INEZGANE, Morocco - As a student in Highland high school in Albuquerque, I was more interested in getting good grades and reading as much as I could in my free time. Strangely enough, my free time extended to late hours at night.
INEZGANE, Morocco – As a student in Highland high school in Albuquerque, I was more interested in getting good grades and reading as much as I could in my free time. Strangely enough, my free time extended to late hours at night.
Thus, I spent a great deal of night time reading. Back then, I spent part of my time reading the Albuquerque Herald Tribune early in the evening and as night goes on at times I read different types of magazines but my favorites were Newsweek and Time magazines. I spent some time after that doing my school assignments then I switched to reading more substantial material; books and encyclopedias. I had a feeling that the time allotted to study in the US was not enough for me to read all I wanted to read before getting back to Morocco.
I knew that was a great opportunity to be seized and a great challenge to be met. On that perspective, I was a real workaholic. Hence, “burning the midnight oil” was not quite accurate to describe the case as it most of the time went on well beyond 2:00 am. What made that possible for me was first, that most Moroccan students get quite seasoned while hitting the books for the Baccalaureat and second because I personally was a “night owl” by nature.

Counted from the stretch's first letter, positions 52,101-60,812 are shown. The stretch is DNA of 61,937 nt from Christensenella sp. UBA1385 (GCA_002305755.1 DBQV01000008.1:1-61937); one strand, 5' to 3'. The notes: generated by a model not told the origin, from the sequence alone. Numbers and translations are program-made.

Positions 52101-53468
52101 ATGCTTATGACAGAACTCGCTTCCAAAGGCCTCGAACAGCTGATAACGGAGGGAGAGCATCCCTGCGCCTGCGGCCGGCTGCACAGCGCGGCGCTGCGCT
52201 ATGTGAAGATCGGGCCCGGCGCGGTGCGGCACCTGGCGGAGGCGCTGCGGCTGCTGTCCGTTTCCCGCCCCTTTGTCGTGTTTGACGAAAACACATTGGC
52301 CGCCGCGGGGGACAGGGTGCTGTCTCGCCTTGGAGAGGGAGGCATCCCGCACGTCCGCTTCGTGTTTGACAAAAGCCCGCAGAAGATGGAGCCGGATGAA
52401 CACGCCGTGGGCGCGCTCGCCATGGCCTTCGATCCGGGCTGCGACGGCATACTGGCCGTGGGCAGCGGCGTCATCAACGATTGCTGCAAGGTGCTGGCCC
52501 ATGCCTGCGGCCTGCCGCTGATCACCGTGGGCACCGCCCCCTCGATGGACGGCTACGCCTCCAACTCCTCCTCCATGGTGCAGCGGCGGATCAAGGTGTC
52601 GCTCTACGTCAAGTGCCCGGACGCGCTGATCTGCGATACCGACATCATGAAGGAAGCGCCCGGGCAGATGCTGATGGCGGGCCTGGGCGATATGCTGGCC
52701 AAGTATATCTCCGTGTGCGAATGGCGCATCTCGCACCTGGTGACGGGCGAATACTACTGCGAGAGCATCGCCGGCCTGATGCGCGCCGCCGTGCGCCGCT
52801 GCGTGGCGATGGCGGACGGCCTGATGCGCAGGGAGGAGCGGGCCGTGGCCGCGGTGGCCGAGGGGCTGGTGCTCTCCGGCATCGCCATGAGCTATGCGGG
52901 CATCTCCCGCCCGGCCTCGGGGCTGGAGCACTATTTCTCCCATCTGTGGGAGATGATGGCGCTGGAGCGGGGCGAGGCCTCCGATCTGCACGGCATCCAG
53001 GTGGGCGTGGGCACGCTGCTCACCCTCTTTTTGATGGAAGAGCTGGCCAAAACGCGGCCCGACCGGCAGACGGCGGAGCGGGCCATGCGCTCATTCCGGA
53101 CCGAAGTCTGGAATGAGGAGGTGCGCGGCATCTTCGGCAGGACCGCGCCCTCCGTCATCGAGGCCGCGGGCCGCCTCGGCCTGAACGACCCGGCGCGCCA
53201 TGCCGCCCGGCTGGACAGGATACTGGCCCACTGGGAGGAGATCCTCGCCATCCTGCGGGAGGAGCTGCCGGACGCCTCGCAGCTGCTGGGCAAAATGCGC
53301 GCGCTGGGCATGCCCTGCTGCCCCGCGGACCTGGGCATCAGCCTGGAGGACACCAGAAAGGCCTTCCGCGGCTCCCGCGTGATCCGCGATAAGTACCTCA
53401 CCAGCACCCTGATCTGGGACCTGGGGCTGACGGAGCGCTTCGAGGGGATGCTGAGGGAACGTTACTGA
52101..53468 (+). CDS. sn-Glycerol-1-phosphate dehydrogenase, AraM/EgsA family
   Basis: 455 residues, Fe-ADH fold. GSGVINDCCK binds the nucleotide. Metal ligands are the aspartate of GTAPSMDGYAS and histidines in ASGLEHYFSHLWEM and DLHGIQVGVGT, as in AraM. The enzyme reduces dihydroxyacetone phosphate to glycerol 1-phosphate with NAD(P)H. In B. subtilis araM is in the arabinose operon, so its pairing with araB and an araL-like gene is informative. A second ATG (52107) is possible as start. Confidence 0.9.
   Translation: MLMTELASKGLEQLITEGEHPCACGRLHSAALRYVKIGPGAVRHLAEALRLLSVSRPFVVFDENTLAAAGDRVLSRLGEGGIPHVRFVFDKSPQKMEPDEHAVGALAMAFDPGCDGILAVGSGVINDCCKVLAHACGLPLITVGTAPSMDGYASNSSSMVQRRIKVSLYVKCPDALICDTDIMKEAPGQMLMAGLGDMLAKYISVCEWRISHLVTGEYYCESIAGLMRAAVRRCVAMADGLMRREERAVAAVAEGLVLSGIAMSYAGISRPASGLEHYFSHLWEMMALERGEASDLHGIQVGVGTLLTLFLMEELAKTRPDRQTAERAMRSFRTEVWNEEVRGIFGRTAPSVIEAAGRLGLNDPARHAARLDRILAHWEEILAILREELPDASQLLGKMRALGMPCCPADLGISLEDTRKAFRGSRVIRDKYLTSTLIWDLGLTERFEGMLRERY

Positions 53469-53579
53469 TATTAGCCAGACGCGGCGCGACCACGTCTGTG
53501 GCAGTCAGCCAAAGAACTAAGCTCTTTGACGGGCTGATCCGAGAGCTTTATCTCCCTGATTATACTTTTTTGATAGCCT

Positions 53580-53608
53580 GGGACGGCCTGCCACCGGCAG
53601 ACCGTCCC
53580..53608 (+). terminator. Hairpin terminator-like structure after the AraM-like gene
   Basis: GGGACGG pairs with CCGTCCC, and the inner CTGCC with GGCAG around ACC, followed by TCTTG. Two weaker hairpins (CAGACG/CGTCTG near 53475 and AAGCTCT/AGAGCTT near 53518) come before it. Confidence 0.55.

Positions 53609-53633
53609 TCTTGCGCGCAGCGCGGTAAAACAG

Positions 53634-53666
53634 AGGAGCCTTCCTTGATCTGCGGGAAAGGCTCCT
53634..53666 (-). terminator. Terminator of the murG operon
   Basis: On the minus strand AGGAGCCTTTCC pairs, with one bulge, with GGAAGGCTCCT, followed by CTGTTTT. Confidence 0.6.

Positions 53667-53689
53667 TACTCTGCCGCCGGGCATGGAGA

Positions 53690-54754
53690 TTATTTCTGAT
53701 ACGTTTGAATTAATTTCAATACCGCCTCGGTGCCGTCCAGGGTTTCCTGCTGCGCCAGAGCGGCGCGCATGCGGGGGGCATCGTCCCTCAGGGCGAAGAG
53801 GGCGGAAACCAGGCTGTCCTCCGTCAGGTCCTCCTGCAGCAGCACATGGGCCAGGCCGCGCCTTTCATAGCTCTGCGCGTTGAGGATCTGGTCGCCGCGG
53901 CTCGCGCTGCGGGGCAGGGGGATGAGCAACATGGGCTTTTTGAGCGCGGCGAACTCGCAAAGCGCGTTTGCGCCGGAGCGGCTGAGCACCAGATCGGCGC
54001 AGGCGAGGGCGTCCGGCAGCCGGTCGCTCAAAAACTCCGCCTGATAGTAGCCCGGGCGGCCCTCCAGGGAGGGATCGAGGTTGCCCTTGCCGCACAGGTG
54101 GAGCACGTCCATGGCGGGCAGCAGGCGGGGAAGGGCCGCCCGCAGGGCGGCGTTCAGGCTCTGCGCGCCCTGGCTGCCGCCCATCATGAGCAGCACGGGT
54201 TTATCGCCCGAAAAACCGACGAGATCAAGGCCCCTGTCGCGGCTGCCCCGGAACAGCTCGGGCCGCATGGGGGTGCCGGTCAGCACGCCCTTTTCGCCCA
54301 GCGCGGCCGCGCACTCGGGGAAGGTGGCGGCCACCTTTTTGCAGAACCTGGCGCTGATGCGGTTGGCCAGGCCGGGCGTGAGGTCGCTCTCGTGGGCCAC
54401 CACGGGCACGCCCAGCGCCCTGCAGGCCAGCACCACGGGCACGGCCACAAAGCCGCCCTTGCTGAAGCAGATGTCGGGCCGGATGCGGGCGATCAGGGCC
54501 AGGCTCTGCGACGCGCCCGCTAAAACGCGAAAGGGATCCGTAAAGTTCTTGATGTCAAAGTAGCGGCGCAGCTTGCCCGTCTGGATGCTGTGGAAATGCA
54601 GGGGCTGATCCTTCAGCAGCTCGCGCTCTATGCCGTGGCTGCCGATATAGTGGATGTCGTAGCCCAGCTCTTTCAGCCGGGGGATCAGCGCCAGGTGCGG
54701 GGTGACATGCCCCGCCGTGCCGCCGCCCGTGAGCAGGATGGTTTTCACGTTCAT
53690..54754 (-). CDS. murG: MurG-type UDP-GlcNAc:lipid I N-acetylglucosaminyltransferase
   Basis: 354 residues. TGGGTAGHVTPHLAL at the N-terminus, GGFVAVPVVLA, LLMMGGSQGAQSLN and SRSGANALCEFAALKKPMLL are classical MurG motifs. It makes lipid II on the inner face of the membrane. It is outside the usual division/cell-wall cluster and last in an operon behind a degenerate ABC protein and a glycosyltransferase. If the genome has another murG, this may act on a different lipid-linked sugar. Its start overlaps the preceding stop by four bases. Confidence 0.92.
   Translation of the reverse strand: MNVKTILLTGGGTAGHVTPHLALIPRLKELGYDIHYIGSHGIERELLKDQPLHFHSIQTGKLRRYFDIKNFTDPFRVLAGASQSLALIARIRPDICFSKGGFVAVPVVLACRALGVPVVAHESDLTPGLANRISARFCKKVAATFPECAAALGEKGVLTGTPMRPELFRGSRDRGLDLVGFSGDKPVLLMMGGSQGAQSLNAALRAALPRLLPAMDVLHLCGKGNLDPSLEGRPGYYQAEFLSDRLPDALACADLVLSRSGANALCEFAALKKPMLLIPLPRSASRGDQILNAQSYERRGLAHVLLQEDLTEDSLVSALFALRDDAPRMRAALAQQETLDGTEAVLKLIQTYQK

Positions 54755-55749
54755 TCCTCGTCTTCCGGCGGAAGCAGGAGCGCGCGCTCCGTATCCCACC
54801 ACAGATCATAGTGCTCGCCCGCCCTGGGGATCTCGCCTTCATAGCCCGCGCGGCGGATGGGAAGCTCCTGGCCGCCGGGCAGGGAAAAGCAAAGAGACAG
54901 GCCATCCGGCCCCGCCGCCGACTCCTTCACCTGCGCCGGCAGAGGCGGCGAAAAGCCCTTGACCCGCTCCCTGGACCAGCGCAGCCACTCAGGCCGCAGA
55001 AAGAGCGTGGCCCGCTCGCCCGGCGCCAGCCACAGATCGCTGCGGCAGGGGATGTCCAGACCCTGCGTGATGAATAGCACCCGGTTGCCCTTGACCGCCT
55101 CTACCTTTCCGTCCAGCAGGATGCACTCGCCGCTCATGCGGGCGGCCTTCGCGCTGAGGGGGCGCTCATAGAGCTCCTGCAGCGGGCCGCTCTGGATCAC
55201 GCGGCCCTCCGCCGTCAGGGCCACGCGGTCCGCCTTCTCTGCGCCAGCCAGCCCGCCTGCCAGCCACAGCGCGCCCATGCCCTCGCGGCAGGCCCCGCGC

Staying up late at night almost never caused me any trouble vis-à-vis my commitment to school rules and regulations. I almost never was late for school and my school assignments were almost always done on time. It so happened that one night I spent too much time reading and went well beyond 4:00 am. Time went by so quickly and I failed to realize it being absorbed in reading a book entitled “The naked ape” by Desmond Morris.
I felt very much alarmed when I came to realize I went too far beyond my bearable time span as the following day was yet another plain school day. I felt thoroughly exhausted so I switched off the light and went to sleep. I was accustomed to getting up at 7:00 a.m., doing all the morning daily “rituals’ before taking breakfast and making it to school. On that particular day, I checked my alarm clock; it was seven so I felt happy I woke up on time for school. I was still dizzy with sleep when I got out of bed and opened my bedroom window.
For a while, I was in shock as I came to “realize” that the sun was “rising” from the west; an indication of the end of the world according to the Islamic faith. After a while, I got back to my senses and noticed that the alarm clock had been right; it was seven but in the evening. I overslept on that damn false doomsday!
Articles written by Mohamed El Hassan Abou El Fadel in Morocco World News are taken from his Cultural Journals. The articles feature his reflections on an important part of his educational and cultural experiences in the US as an American Field Service exchange student, a Fulbright exchange teacher and a University of Delaware alumnus.
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